The subject that formed the rethinking of the conservative categorization of high-medium-low velocity was the diameter of sizes of stain among the high and medium velocity group and the understanding that devices other than stabbings, gunshots and beatings often formed stains with the dimension ranges within these groups. The pattern and bloodstains are confidential based on their substantial features of distribution, location, size, concentration and shape into inactive stains, splash stains or distorted stains.
These are more confidential relation to method that may create stains with that uniqueness with mention to relevant scene, medicinal and case related history and facts of the proof. The forecaster than may be able to set up the exact method by which the outline was formed. More Analysis on the three classifications An abrasion or superficial laceration involves large numbers of very small to small vessels. This produces diffuse velocity from the whole area, and neither a pour nor a spray of blood would be expected. Incision of a superficial artery, such as in the wrist, involves larger vessels, with a small area of origin.
This produces mainly a low velocity of blood due to pumping or spurting. A stab of a deep artery, as in the thigh, may mean involvement of a larger deep vessel. Here the presence of overlying tissues will interfere with the production of a spray, and the blood exits as a rapid pour, usually without spurting. However, there is usually still a clearly pulsatile element. But again this would be said as a low velocity blood spatter. The size of blood spots relates to the impulse of dispersal. Low velocity blood spatter such as venous bleeding, will produce large blood spots.
A medium velocity blood spatter, such as produced by the use of a blunt instrument, will produce finer spots. High velocity blood spatter, as in gunshot injuries for example, will produce a fine spray. This can also be used in interpretation, as in the case of a crewman missing after an on-board explosion. There were several areas of very fine blood spray near the relevant hatch cover, and also on a broken ship’s railing. This clearly indicated that the deceased had been hit by the swinging hatch cover, and had broken the railing by force of his impact with it, during the course of being thrown overboard.
Some knowledge of the injury pattern will produce the best results in interpretation. For example a slash of the neck might be expected to produce arterial spurts from large superficial vessels. A stab of chest could produce a medium flow, but if the stab is small or angulated, producing a degree of sealing, there may be little external bleeding. For example, multiple heart and aortic stabs with a skewer have been seen to produce only occasional external drops of blood. A stab of the lung may have the combination of direct bleeding from the stab and the expiration of blood mixed with air.
Projected bleeding can also occur from mouth and nose following a gunshot wound of the head. During the bleeding process, the blood may be around the injury itself, and be capable of making contact impressions, or may have been projected away from the injury, and no longer be on the body at all. This blood may be around the body, and situated on bedding, furnishings, walls or carpet. The type of patterning will provide the pathologist with insights of where and how the deceased had moved. The blood may be on objects at the scene such as a weapon or a vehicle.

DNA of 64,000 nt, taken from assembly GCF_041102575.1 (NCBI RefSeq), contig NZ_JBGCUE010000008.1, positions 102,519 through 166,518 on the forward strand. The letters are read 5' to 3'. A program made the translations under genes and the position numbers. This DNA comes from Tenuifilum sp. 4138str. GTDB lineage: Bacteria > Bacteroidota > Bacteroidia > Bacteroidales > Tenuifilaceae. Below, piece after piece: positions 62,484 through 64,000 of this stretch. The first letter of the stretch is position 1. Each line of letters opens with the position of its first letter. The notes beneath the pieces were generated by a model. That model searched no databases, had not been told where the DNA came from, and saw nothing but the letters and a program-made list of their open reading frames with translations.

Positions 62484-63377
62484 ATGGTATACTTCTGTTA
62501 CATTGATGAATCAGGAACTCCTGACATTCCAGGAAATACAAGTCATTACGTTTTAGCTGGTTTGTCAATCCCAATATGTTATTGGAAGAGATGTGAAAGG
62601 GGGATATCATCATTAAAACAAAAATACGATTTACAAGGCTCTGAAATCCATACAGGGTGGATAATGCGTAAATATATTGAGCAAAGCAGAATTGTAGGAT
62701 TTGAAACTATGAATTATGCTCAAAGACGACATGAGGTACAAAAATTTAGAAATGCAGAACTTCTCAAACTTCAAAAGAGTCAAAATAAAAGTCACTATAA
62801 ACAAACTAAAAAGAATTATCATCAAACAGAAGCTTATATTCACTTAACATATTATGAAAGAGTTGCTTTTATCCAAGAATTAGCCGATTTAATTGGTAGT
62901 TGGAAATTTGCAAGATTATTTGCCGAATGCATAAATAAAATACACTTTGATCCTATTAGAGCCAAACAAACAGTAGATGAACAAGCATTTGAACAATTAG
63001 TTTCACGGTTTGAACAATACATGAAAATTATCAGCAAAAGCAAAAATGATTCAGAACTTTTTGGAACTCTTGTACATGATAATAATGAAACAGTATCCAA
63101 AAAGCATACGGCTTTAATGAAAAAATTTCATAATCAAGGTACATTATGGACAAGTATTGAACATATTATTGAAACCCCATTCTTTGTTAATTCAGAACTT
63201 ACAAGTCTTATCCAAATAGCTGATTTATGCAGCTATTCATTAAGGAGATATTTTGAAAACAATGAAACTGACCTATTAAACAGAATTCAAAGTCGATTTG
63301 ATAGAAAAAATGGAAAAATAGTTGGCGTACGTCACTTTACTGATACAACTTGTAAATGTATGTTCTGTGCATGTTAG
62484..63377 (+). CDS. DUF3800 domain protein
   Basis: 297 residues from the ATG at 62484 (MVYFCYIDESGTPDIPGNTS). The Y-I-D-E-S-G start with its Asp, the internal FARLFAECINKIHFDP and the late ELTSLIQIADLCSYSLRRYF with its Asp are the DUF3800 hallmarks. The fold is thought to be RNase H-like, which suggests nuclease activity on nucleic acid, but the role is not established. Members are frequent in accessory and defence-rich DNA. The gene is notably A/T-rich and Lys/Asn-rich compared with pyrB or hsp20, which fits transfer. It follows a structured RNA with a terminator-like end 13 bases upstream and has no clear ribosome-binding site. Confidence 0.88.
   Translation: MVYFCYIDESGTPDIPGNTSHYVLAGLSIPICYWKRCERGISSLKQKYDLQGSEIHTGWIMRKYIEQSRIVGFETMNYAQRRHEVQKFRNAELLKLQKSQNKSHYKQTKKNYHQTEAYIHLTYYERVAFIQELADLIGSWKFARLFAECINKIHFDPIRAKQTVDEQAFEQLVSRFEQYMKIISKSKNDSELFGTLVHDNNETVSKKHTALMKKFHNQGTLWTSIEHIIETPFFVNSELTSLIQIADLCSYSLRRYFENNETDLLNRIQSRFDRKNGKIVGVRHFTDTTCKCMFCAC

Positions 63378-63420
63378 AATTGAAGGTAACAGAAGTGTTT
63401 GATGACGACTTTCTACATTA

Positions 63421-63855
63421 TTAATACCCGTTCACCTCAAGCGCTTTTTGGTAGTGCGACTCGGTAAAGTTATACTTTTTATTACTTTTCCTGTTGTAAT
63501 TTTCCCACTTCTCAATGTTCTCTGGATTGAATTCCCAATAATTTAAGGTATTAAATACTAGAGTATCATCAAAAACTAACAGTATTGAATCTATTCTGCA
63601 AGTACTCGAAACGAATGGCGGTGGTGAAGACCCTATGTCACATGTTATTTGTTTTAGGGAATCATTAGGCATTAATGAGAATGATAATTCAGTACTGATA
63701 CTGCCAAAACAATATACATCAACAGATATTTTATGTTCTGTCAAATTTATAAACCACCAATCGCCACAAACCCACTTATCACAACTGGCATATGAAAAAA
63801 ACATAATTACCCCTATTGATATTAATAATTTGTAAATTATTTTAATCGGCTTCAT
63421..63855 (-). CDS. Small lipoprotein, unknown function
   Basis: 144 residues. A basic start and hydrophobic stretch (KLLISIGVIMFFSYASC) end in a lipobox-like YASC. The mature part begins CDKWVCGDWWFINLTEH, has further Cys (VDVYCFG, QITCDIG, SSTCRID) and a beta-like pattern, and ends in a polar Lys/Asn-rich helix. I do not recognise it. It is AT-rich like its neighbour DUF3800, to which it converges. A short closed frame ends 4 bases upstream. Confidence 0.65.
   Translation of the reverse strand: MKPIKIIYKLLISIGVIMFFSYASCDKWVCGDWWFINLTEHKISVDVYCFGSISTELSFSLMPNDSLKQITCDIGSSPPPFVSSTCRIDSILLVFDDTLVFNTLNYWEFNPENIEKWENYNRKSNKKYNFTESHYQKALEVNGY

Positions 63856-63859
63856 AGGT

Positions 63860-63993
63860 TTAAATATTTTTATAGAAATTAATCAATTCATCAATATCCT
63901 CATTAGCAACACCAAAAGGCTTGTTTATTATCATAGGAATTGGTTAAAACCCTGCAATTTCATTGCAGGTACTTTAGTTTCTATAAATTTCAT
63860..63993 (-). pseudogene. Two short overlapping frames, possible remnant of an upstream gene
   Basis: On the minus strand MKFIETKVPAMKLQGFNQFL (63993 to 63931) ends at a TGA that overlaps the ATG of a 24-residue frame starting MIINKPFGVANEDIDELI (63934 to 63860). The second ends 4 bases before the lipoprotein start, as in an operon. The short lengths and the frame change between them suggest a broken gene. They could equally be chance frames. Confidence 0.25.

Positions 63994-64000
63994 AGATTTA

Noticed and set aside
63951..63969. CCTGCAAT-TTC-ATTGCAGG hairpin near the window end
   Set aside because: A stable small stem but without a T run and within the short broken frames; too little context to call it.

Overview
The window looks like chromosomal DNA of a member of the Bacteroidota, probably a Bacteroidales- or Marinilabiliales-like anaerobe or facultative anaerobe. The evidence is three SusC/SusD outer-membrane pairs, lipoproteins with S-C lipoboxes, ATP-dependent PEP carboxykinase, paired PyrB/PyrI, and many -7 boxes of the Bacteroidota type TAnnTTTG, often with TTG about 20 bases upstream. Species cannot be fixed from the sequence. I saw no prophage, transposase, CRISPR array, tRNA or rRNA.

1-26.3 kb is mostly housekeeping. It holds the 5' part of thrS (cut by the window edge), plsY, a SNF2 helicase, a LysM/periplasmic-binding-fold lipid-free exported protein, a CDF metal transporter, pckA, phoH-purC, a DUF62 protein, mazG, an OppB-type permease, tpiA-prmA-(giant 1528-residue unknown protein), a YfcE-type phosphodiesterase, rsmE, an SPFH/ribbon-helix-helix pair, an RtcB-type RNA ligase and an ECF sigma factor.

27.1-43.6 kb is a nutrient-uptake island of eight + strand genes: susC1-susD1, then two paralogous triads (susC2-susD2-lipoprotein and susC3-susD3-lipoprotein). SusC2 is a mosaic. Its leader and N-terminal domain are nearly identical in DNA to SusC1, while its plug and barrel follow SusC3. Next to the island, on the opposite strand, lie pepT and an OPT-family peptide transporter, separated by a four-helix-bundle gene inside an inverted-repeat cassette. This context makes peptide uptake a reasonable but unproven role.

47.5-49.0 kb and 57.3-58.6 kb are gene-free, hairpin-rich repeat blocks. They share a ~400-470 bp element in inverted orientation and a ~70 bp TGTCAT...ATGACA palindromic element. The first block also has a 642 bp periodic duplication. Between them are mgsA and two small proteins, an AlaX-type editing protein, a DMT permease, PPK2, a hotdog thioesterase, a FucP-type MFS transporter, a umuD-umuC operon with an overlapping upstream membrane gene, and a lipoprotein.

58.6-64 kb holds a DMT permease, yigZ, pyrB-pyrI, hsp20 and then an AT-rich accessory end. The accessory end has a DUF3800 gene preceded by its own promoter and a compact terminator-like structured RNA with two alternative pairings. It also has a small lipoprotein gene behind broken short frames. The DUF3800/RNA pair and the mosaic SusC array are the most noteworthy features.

The position, patterning and extent may indicate which part of the object caused the injury, and in turn, this may indicate the position of the deceased at the time of sustaining this injury. There may be minimal blood present at the scene, or what appears to be an inadequate amount, in view of the injuries. This may indicate that this is a secondary scene, and that the primary scene must be searched for elsewhere. Produce a fine spatter of blood at low level, with the last drops producing the greatest effect.
This may outline the feet on the floor, and will also be present on the inner borders of the feet and the tops of the feet. The blood on the feet may subsequently be transferred elsewhere. The target surface is of major importance, and the effect is far less on a carpet than it would be on tiles, due to the reduced pool effect. Another significant aspect relates to blood which has been deposited from an injury onto a weapon, and is then cast off by the centrifugal force of swinging the weapon again. This may leave blood trails on ceilings or on high walls. There are various forms through which people can be killed.
Listed are the few and the classification of which Velocity Blood stain it belongs to: Shootings (Medium and mostly high level Blood Spatter Velocity) Apart from the normal documentation of the scene, it is necessary to consider a number of specific matters. The pathologist must determine if the victim has moved during the course of the shooting, or has shown signs of activity afterwards. This can be done by noting the position of the body, the accessibility of the entry sites in the current body position, the presence of bullets or markings near the exit sites, and blood or tissue spatter patterns.